A Well-Lighted Basement Workspace

Tom Kibalo, who has four decades of engineering experience with a number of companies in the Washington, D.C., area, has developed a wide range of interests—including microcontrollers, robotics, embedded programming, and wireless applications. It almost seems too much to fit into a basement workspace, but he somehow does it. The key for Tom is having adequate light and keeping his scopes, probes, and other tools close at hand.

Tom, who is principal engineer of a large defense firm and CEO of KibaCorp, a Microchip Design Partner, recently shared with Circuit Cellar a photo and a description of his home workspace in Annapolis, MD. Here is what he says about his creative space.

This is my basement lab. My test gear is on the main bench. I believe in lots of light. There is a series of power supplies, an arbitrary signal generator, a digital scope and a DVM. The scope, probes, and hand tools are kept handy, both on the sides and in the multi-drawer cabinet. The laptops , one open and the other closed on right, are used for software debugging, datasheet retrieval, and waveform capture.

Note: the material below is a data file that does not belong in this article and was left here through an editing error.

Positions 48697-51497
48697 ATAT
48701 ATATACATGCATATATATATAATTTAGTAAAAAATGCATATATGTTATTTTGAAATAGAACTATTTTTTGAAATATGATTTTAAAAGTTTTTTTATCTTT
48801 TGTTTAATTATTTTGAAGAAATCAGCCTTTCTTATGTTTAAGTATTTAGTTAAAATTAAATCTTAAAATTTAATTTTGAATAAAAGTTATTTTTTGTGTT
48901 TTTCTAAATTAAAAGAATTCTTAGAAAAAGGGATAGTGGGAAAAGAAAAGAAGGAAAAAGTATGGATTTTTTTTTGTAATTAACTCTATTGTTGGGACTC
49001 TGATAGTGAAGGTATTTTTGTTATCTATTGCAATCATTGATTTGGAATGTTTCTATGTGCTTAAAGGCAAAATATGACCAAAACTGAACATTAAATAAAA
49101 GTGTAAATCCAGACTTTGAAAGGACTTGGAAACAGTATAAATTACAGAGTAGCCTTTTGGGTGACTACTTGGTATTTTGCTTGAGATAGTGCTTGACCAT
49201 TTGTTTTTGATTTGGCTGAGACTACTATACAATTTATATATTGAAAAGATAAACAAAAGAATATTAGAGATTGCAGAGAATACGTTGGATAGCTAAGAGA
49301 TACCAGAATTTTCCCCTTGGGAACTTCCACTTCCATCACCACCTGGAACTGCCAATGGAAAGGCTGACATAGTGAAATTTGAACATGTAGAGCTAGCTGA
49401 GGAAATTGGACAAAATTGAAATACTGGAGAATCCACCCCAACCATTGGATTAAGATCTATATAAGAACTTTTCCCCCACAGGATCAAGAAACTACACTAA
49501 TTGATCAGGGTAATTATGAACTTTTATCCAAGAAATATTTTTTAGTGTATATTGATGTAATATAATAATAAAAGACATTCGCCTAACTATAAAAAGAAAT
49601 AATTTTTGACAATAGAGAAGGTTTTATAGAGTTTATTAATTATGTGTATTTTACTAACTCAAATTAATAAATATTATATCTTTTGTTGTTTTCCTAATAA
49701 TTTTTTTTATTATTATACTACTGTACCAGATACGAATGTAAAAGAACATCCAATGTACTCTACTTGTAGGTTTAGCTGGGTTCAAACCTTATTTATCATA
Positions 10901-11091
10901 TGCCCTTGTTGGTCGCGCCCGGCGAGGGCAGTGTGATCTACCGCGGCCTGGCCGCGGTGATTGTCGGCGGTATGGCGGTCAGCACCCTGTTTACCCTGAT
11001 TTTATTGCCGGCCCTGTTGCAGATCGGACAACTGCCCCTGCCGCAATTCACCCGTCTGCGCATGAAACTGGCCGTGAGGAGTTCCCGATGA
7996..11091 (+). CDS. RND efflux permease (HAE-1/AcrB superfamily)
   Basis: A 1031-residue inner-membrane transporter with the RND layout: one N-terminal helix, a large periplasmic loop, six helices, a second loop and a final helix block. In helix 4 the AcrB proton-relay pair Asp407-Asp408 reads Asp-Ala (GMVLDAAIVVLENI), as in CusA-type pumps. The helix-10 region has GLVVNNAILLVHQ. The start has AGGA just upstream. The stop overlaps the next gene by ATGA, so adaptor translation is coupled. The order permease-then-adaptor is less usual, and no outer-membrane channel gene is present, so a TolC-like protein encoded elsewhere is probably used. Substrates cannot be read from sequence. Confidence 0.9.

On the bench is a new product for insertion onto a Raspberry Pi. The other side bench is my solder rework station, a SMT pick and place, and a stereo microscope for inspection. On the far left is a closet with storage shelves for parts and working prototypes.

Almost all of the projects are microcontroller-based applications. 

One of Tom’s projects was the focus of a “robot-boot camp” series he posted in Circuit Cellar late last year. His two installments, Autonomous Mobile Robot (Part 1): Overview & Hardware, and Autonomous Mobile Robot (Part 2): Software & Operation, explained how to utilize a basic mobile machine, a few sensors, and behavioral programming techniques in a robot design.

Tom wanted to build a robot that could independently cruise, avoid collisions, and track a light source. The result was his TOMBOT, based on a Microchip Technology PIC32 microcontroller, a PICkit 3 programmer/debugger, and a free Microchip IDE and 32-bit complier.

“A colleague came up with the name TOMBOT in honor of its inventor, and the name kind of stuck,’’ Tom said at the time.

TOMBOT occupies a spot in Tom’s workspace, right under the bench on the right.

That’s only one of the interesting ideas that have come out of Tom’s workspace. And it’s obvious he is planning more. In a Member Profile published earlier this year, he told Circuit Cellar about his latest project―a battery-powered Wi-Fi  sensor network that uses low-power Microchip Technology PIC32 components. He has since completed and tested a prototype.

 

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